You have probably heard of Schindler’s List — Steven Spielberg’s movie, that brought to life the story of a German member and spy of the Nazi party who saved the lives of over 1000 Jews during the Holocaust by employing them in his factories in occupied Poland.
You may have also heard of the heroic rescue of the Danish Jews. With the help of the Danish people and the Danish resistance movement, 7,220 out of the 7,800 Jews escaped the Nazis, finding salvation in Sweden.
What’s lesser known is the story of the fifty thousand Jews saved by Bulgaria. A story no less fascinating or deserving of recognition, yet unknown to many. Michael Bar-Zohar states in his book “Beyond Hitler’s Grasp” that “For years Bulgaria’s Communist regime had tried to suppress the real story about the rescue for a very simple reason. The Bulgarian rescue had been carried out mostly by Communism’s three worst enemies: the Church, the royal court, and the pro-Fascist politicians. The Communist regime couldn’t admit that fact because it contradicted its basic beliefs.” An even more fascinating fact about the rescue is that the fifty thousand Jews were saved while Bulgaria was an actual ally to Hitler.
Bulgaria gained its independence from the Ottoman Empire in 1878. However, the newly independent state did not include all the territories it had desired, leaving ethnic Bulgarians outside of its newly formed borders. Bulgaria’s desire for complete unification was the main reason for joining the Axis. In order to gain its territories back, the country allied with Germany as Hitler promised to help Bulgaria.
That alignment came at a certain price. The rescue of the Bulgarian Jews was paved with a series of dark events. Although a fascinating and heroic story, it carries the scars of the loss of the 11,000 Jews from Thrace and Macedonia who were sent to the Nazis. Despite the fact that those territories were under Bulgarian administration, Germany did not acknowledge the annexation of Thrace and Macedonia to Bulgaria. Therefore, none of the Jews living in those areas received Bulgarian citizenship or nationality, making it impossible for the Bulgarian authority to interfere.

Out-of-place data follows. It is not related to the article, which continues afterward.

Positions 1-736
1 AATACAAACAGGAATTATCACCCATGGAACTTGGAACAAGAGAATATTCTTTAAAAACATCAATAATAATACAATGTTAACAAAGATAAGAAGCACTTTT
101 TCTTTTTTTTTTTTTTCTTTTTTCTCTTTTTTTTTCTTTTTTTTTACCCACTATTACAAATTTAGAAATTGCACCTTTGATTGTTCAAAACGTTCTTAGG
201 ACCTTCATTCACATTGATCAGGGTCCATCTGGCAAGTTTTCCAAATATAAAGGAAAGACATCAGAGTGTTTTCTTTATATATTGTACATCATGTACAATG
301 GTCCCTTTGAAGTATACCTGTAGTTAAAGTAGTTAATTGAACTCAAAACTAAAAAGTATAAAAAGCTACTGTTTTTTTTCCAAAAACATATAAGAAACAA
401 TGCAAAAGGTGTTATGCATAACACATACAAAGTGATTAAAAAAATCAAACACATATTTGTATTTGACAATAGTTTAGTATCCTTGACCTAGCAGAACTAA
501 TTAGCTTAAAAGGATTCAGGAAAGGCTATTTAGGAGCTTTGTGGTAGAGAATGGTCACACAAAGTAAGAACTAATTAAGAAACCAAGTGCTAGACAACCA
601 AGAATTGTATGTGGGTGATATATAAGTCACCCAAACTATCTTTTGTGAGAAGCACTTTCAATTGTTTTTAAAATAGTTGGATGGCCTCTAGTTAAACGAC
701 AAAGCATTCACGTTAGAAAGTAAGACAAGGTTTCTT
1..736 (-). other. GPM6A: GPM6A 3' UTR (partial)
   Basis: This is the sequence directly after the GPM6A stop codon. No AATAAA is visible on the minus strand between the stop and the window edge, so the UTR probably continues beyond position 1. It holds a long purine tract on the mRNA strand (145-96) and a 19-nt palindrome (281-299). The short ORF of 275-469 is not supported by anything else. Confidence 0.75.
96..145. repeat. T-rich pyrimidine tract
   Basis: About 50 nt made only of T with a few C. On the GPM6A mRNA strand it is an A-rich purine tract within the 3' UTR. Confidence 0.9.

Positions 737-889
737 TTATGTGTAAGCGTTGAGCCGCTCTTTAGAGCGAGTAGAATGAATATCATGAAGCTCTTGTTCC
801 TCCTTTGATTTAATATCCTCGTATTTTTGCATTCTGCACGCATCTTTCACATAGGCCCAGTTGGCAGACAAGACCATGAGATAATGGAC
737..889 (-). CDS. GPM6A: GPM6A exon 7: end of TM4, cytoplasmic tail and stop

The deportation of the Jews from Thrace and Macedonia alerted Bulgaria to what was about to follow. In March of 1943, trains arrived in Bulgaria to transport all of the Jews straight to a death camp in Treblinka. Arrests began early in the morning as policemen gathered Jews at school yards to await their deportation. However, not a single Jew left the country. The local Metropolitan Kiril, ordinary Bulgarian citizens, and members of parliament mobilized against the deportation and succeeded in preventing it. The head of the Bulgarian Orthodox Church played a major role in the rescue, having arrived on the day of the deportation at the railroads where the trains were supposed to depart.
Bishop Metropolitan Kiril sent a letter to the King of Bulgaria pleading for the Jews to be saved. The church opened its doors and provided shelter for the Bulgarian Jews. Due to the pressure of the public outcry and the persistence of the Bishop, the King canceled the deportation, leaving the trains for Treblinka entirely empty.
However, that did not stop Hitler from continuing to demand the deportation of the Jews. Months later, he tried again, requesting from the King that this time all of Bulgaria’s Jewish population be sent to Poland. In response, King Boris told the German leader that the country needed the Jews for labor, hence he created labor camps where twenty thousand men were sent to work and remained in the country. The King’s skillful and quick response to Hitler’s demand prevented the second deportation of the Bulgarian Jews to the death camps.
The rescue of the Bulgarian Jews remained a long kept-secret until the end of the communist regime in 1989. Fortunately, documents that recorded details of it were only hidden and locked up but not destroyed. For that reason, historians were able to expose to the world the bravery of ordinary citizens and the decisive intervention of the Orthodox Church and the King during the Holocaust.
After the war ended about 96% of the Jewish population in Bulgaria emigrated to Israel. The two countries have shared a special bond ever since. On a recent trip to Israel, former Bulgarian president Rosen Plevneliev said, “As a relatively new country with cutting edge entrepreneurship that also boasts an ancient history, Israel is attractive to Bulgaria, which is one of the older countries in Europe, with a Jewish community whose roots date back more than 1,300 years”.
In February of 2017, President Plevneliev was given the Friends of Zion Award in recognition of the fifty thousand Jews rescued during the Holocaust, acknowledging that Israel will not forget the lives saved by Bulgaria. With all its dark and heroic moments, the story of a country that managed to protect its entire Jewish population while being an ally to Hitler is one that deserves to be recognized and remembered. Israel does it, hopefully the rest of the world will do, too.
Contributed by Katrin Gendov, former Campus Coordinator for the Midwest.
This article has since been republished at The Algemeiner.